About trying to raise a boy with Autism and ADHD whilst keeping a sense of humour.

Tuesday, September 30, 2014

Not a competion.

All to often when you meet other people who have an ASD person in their families (not just the primary carer) and you mention that yes your child talks, that suddenly you have this wall that goes up.
Because you are the "Lucky" ones, that they have it so much worse off than you. That suddenly your child is not Autistic enough to be considered Autistic because they can talk. And this is all before you can get a word into say well being able to talk does not mean they can effectively communicate with you in real time or have any sense of reasoning skills.

The truth is each has their own set of challenges and it isn't a competition between the two. It is why the saying goes "If you have seen one ASD child, you have just seen ONE ASD child." They are all different. They all do things at their own pace and working order.

This blog posts comes from an evening out. We went on a rare family dinner night out. Our little man was very good at the start. (I will tell you now it did not end well, but that is another blog post.) My Inlaws kindly booked a table for us and the band, the other members did not take up the offer to join us, but another group of seniors did. Little man sat quietly in his buggy after he ate playing his iPad whilst we finished eating and we spoke. He was beautiful and cute. Next thing I know one of the ladies stuck her hand in his buggy to tickle him on his cheek.

I saw red. I asked her nicely please DO NOT touch my child, it may not end well and I can't guarantee he won't go off. She then told me about her grandson and asked if he could talk... well it went downhill from there. Automatically the assumptions were there. I really hope they were still in the club an hour later when the epic meltdown began. It was not pretty. I wonder if the same assumptions about being lucky he could talk would be the same as he screamed the and yelled all the way through the club and to the car at me?

Friday, September 26, 2014

Comments and judgements

Normally we usually get positive comments about how well mannered Mr T is. But occasionally Mr T has a bad day, like everyone else, and his quirks, ticks and reasoning skills are non existent. These are usually on days when we have things to do and places to be.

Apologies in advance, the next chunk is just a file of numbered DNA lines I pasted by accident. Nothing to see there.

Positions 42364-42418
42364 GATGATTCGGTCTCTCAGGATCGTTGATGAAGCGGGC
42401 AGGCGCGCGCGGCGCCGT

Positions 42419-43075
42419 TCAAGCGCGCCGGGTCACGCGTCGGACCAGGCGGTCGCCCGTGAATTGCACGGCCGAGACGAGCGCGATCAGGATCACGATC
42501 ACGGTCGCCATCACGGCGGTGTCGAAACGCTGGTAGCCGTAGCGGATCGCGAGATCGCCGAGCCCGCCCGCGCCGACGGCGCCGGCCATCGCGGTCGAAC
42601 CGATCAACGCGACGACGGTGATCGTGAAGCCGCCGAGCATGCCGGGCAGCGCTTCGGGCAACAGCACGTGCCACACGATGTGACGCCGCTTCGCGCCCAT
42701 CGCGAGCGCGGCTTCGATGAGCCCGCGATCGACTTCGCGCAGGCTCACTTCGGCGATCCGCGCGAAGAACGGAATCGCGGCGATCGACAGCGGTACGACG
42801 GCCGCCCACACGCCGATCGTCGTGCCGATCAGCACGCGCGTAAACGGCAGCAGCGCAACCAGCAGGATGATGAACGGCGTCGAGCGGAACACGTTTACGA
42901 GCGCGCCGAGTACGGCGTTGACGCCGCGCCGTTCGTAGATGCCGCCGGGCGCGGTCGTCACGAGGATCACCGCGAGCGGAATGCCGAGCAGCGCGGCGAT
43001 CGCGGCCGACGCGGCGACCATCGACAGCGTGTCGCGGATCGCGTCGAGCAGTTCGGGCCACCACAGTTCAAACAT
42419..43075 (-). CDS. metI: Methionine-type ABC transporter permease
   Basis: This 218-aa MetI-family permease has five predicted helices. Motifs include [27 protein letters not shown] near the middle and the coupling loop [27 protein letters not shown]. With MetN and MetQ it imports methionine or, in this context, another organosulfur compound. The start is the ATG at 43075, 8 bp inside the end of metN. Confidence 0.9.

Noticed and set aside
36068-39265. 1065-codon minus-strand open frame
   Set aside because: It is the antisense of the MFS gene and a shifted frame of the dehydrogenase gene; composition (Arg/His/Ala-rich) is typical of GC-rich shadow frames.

Yesterday was one such day. And me being me I was not giving him the leeway he wanted, I was giving him options, choices and they were not always what he wanted. Part of the mantra of I am not raising a spoilt only child and he is not getting everything he wants no matter how much he puts on a performance for it. I will give him everything he needs, but not everything he wants.

So yesterday I ended up needing to take him to the Drs as he was getting a sinus infection. Before I even got him out the car I knew that it may go pair shaped. He was refusing to take his iPad and only wanted mine. From the get go he had been told that this was not okay. He had two choices his iPad or nothing.
He grizzled and whined about it. But I was not going to back down. Not ever. I reminded him calmly that his choices stood and my iPad was off limits. Than the dr was running late! The waiting room very busy and a grumpy child who was getting handsy grabbing and trying to go through my bag. All the while getting louder with me. (He was in his special needs buggy.) Can you feel the glares yet? The only moral support I had came from a fellow ASD mum who I knew.
But next thing I know a lady a few chairs down pipes up. "Young man you need a good smack across the bottom."
Yes you read right, a lady told my son he needed a smack! I calmly turned to her and said "If I thought a smack would work, I would give him one. But I am afraid he may just enjoy it and laugh in my face." "No I am not going to give into his demands either, he has been given his choices. He is expressing his dislike."
Then ignored her. Next thing the office nursing manager comes and puts us in a room to wait. I can see why but at the same time, it ramped him up more. Eventually we got seen.
There are days like this where you wish that the ground would swallow you whole.

But it lead me to think, would playing the Autism card been worth while?
Would telling a complete stranger that my son's reasoning skills suck because he has a neurological disability change her perspective of what was unfolding before her? Or would she just think he was an undisciplined brat?
What would you think?

Thursday, September 25, 2014

Growing up

Thomas is Growing up very fast and is now 6. I mentioned the attitude he had at 4, hmm 6 comes with a new one too. And one that is somewhat more stubborn and independent with almost teen like defiance. The independence is not always a bad thing but if it had less defiance it would be awesome.

We have made loads of progress in some areas, which often comes after a couple of steps back in others. All of which is normal for him.

School has been going well, 3/4 through prep and he is really learning new things every week. Socially we are now just starting to see the deficits. Not understanding game play in the playground and combined that with other boys that will take advantage of that is starting to prove problematic.

Some days we can almost say what Autism... Then there are days where things are not going so well and it smacks you over the head, or in the ears as his new thing is screaming.  His ticks and stims are ever changing and lately the verbal ones are most popular. It makes for some funny laughs especially in the mornings.